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Small Drinking Water Systems
Frequently Asked Questions
Why is it important to have safe drinking water?
Did you know that as of December 1, 2008, the Ministry of Health and Long-Term Care (MOHLTC) has oversight of small drinking water systems (SDWS) in Ontario? The MOHLTC has prepared an information kit to help you become familiar with the changes to Ontario’s drinking water legislation. Reading the poster How to Ensure your Water is Safe is a good beginning.
How does drinking water become contaminated?
Water can become contaminated with:
Does the water source affect contamination?
If your drinking water comes from a lake, stream, reservoir or surface water, it can become contaminated in a number of ways. Rain water, melting snow and other drainage carry impurities into surface water sources.
Common examples are bacteria and chemicals from farm animal activity, sewage run-off from malfunctioning septic systems or industrial discharges.
Surface water sources are unsafe for drinking, unless the water is filtered and treated to destroy harmful micro-organisms.
If you get your drinking water from a well, contaminants may enter through cracks in the casing, poorly fitted lids or other structural faults. Private wells can become contaminated with bacteria, nitrates or other chemicals if they are close to sources of pollution.
How do I keep my drinking water safe?
PROTECT your drinking water at the source. Identify possible contaminants such as:
MONITOR your drinking water system regularly.
TREAT your water with a disinfection system if lab results show unacceptable levels of contamination. This is especially important for surface water sources.
MAINTAIN your drinking water system.
NOTIFY the public when you have identified a problem with your SDWS, whether it is a poor water sample test result or equipment that is not working properly.
Well water may not require treatment if the well is secure and regular samples show acceptable water quality.
What else should I know about testing my water supply?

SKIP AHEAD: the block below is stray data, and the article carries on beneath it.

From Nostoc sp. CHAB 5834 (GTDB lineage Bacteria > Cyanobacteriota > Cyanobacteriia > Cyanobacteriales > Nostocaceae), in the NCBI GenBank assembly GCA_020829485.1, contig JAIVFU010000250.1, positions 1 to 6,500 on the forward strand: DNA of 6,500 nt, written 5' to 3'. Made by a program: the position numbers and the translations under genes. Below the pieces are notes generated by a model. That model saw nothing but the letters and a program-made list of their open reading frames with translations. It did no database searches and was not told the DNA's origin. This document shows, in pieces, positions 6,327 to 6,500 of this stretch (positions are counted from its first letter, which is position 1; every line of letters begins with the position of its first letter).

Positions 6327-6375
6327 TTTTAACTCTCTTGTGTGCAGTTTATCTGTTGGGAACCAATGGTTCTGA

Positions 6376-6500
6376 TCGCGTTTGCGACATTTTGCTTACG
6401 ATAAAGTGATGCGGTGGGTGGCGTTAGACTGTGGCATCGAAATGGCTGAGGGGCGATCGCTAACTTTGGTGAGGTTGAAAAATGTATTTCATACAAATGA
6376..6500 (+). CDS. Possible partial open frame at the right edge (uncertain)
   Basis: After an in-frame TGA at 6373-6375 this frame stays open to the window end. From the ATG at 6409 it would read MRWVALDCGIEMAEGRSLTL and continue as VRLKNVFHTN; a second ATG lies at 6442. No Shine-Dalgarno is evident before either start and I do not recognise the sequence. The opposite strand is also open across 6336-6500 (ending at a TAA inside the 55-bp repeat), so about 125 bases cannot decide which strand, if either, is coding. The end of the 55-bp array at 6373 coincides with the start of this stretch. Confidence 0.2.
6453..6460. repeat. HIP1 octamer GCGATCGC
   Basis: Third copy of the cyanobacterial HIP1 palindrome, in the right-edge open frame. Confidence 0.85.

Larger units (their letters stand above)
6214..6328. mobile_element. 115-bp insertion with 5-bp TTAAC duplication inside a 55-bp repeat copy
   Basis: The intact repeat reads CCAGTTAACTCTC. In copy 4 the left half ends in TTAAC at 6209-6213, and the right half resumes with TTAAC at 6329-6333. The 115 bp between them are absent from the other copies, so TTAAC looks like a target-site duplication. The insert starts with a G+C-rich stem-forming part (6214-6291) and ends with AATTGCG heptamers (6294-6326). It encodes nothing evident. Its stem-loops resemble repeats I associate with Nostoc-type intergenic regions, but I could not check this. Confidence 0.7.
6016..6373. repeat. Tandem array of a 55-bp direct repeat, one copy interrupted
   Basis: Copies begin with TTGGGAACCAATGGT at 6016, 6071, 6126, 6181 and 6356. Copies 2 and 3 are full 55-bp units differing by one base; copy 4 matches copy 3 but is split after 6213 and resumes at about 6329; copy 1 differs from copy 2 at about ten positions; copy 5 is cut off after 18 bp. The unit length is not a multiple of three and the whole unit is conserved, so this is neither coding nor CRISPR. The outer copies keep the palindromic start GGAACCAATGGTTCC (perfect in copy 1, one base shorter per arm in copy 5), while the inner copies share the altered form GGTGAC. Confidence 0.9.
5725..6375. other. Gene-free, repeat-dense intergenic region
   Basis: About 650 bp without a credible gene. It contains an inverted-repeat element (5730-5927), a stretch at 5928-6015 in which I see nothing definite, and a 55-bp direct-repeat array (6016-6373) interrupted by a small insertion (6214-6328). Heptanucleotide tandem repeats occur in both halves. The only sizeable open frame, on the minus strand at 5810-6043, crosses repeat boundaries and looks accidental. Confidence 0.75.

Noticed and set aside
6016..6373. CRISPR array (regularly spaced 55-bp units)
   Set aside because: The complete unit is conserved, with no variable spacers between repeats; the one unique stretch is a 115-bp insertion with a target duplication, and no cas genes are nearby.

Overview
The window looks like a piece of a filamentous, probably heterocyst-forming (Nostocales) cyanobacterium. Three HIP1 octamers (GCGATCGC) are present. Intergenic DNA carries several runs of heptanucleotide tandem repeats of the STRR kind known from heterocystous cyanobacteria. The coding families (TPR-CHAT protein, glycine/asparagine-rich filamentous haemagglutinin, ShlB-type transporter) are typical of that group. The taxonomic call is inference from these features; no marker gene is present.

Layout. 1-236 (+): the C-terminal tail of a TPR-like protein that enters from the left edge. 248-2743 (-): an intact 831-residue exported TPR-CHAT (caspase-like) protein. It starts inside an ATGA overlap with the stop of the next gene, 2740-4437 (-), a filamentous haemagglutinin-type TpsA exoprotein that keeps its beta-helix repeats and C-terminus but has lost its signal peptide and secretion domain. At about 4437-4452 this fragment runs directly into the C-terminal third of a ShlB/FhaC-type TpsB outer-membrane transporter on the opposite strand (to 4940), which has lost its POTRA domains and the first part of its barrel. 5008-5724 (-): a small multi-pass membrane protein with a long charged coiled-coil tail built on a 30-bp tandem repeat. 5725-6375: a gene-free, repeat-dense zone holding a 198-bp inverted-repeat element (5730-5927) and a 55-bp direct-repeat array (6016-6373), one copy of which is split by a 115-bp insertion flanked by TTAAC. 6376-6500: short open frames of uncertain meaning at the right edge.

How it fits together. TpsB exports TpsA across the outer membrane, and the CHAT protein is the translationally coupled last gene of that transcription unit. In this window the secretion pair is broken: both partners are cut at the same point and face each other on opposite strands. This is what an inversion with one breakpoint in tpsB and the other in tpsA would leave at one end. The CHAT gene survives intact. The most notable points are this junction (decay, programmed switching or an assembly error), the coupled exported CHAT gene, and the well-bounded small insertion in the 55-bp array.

Commercial labs licensed by the Ministry of the Environment (MOE) are locally available for testing. Labs provide sample bottles and instructions for collecting water. Use only licensed labs for tests.
The sampling requirements for E. coli and total coliforms are provided in O. Reg. 318/08 and O. Reg. 319/08.
How do I understand my test results?
The lab report will provide information about the type and levels of harmful contaminants in your drinking water. It will also identify any contaminants that are higher than the acceptable levels set out in O. Reg. 169/03 (Ontario Drinking Water Quality Standards).
What is the new Small Drinking Water Systems (SDWS) Program?
Effective December 1, 2008, small drinking water systems have been transferred from the Ministry of the Environment (MOE) to the Ministry of Health and Long-Term Care (MOHLTC). They are now governed by two new regulations under the Health Protection and Promotion Act (HPPA):
The new program is now administered by local boards of health. Public health inspectors (PHI) will conduct a site-specific risk assessment for every small drinking water system in the province. Based on the assessment, they will determine what owners and operators must do to keep their drinking water safe, and will issue a directive for the system. The directive may include requirements for water testing, treatment options or training. This reflects a customized approach for each small drinking water system depending on the level of risk.